History of the australian army cadets
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History of the Australian Army Cadets. Learning Objective. By having an understanding of the history and organisation of the Australian Army Cadets, you as a member, will be better equipped to be part of the AAC in its present day form and to better understand the aims of Cadet Training.

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Learning Objective

By having an understanding of the history and organisation of the Australian Army Cadets, you as a member, will be better equipped to be part of the AAC in its present day form and to better understand the aims of Cadet Training.

Reference: AAC Training Manual


The early days

  • Linked to the early military history of Australia

  • Military Drill in some schools as early as 1834

  • NSW claim to have originated cadets in Australia


The early days

  • Reverend George Fairfowl MacArthur

  • Ordained in Sydney in 1848 and appointed Garrison Chaplain at Victoria Barracks, Paddington in 1848

    • 11th (North Devonshire) Regiment of Foot

      • first regiment garrisoned at Victoria Barracks

  • Minister at St Marks Church from 1852

  • Established St Marks Collegiate School

  • William Dalmas observed cadet training schemes in England’s public schools


The early days

  • Feb 1866 - Proposal to institute a corps of cadets

  • “to create in the minds and habits of our youth a desire and aptitude for the service of the country”

  • “fewer accidents would arise from the incautious use of fire arms if our youth were properly trained and disciplined to be careful and methodical in handling them”

  • “promotion to the use of the rifle in the Corps would impart an interest to the daily drill”

  • “a spirit where the lads … would become invaluable members of the Volunteer Force”


The early days

  • 29 March 1866 - Approval granted

  • Captain Dalmas appointed OC of the Cadet Corps at Macquarie Fields

  • 1868 - Transferred to Kings School and renamed The Kings School Cadet Corps by Royal assent in August 1868


Growth

  • 1870 - 200 cadets in NSW schools

  • 1871 - 850 cadets in NSW schools

  • 1872 - NSW Council of Education decided OOCs should have instruction in drill also

  • 1883 - 22 school units established in NSW


Growth

  • 1885 - first Catholic School became a cadet unit

  • Shooting competitions popular

  • Gained popularity among eastern colonies

  • Cadets continues to prosper until the economic depression in 1890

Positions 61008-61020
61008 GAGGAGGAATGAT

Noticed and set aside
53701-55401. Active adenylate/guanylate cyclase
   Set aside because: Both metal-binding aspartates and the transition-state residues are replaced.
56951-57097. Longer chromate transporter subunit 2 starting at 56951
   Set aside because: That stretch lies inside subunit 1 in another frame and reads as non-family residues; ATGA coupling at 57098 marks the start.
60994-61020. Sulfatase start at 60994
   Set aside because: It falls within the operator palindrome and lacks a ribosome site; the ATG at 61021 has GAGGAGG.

Growth

  • Some schools disbanded or re-formed before Federation

  • By 1900 cadet units in NSW, QLD, VIC and TAS

  • Not until 1908 after Federation WA and SA formed cadet units


Melbourne’s version

  • Dispute over origin of cadets

  • Scotch College boys regularly drilled by Sergeant Major Cleary in 1850s

  • 1867 CAPT Frederick Thomas Sargood charged with forming a body of cadets to welcome HRH The Duke of Edinburgh


Melbourne’s version

  • 23 January 1885, LTCOL Sargood approved and gazetted the formation of the Victorian Cadet Corps

  • Mid 1885, nearly 2,000 cadets enrolled throughout Victoria


Ceremonial Parades

  • Queens Birthday parades

  • Guards of Honour

  • Passing Out parades

  • Remembrance Sunday Parades

  • ANZAC parades


Bivouacs

  • 1872 - first encampments and bivouacs held

  • 1875 - cadet units enter into mock battles

  • Camps continually held from 1887 until end of 1890s


Moving on

  • 16th July 1906 - Commonwealth Cadet Corps raised

  • Defence Act of 1910 embodied Corps for universal military training

    • Cadets to be medically fit and between 14-18 years old


Moving on

  • 1929 - Suspension of Universal Military Training - Division of cadets

  • Regimental detachments of Senior cadets, affiliated with the Militia Forces

  • Detachment of Senior cadets, not affiliated with the Militia Forces


Moving on

  • 1939 WW II withdraws PMF staff from cadets

  • 1941 Regular Army staff back with cadets

  • Affiliation between cadets and militia


Moving on

  • 1939 - 4,600 cadets

  • 1941 - 10,000 cadets

  • 1944 - 13,000 cadets

  • December 1944 - approval to issue uniforms at public expense

  • 1945 - approval for annual camp expenses paid from Army vote


Moving on

  • 1951 - title Australian Cadet Corps first officially adopted

  • 24th May 1963 - Duke of Edinburgh became Colonel-in-Chief

  • 2nd May 1970 - Banner presented to Corps of 46,000 cadets in Australia and PNG


Moving on

  • 1975 - cadets disbanded

  • 1st October 1976 cadets re-raised

    • responsibility given to schools and community

  • 1981 - Australian Cadet Corps strength 20,650


Today

  • Australian Defence Force Cadets

    • Australian Army Cadets (AAC)

    • Australian Navy Cadets (ANC)

    • Australian Air Force Cadets (AAFC)

  • Aim

    • “to better equip young people for community life by fostering initiative, leadership, discipline and loyalty through training programs which are also designed to simulate an interest in the Services”


Summary

  • Relevance

    • The history of the Corps is important for all members to be aware of and gain an understanding of the aims of Cadet Training

    • To better equip you to be a better member of the corps today



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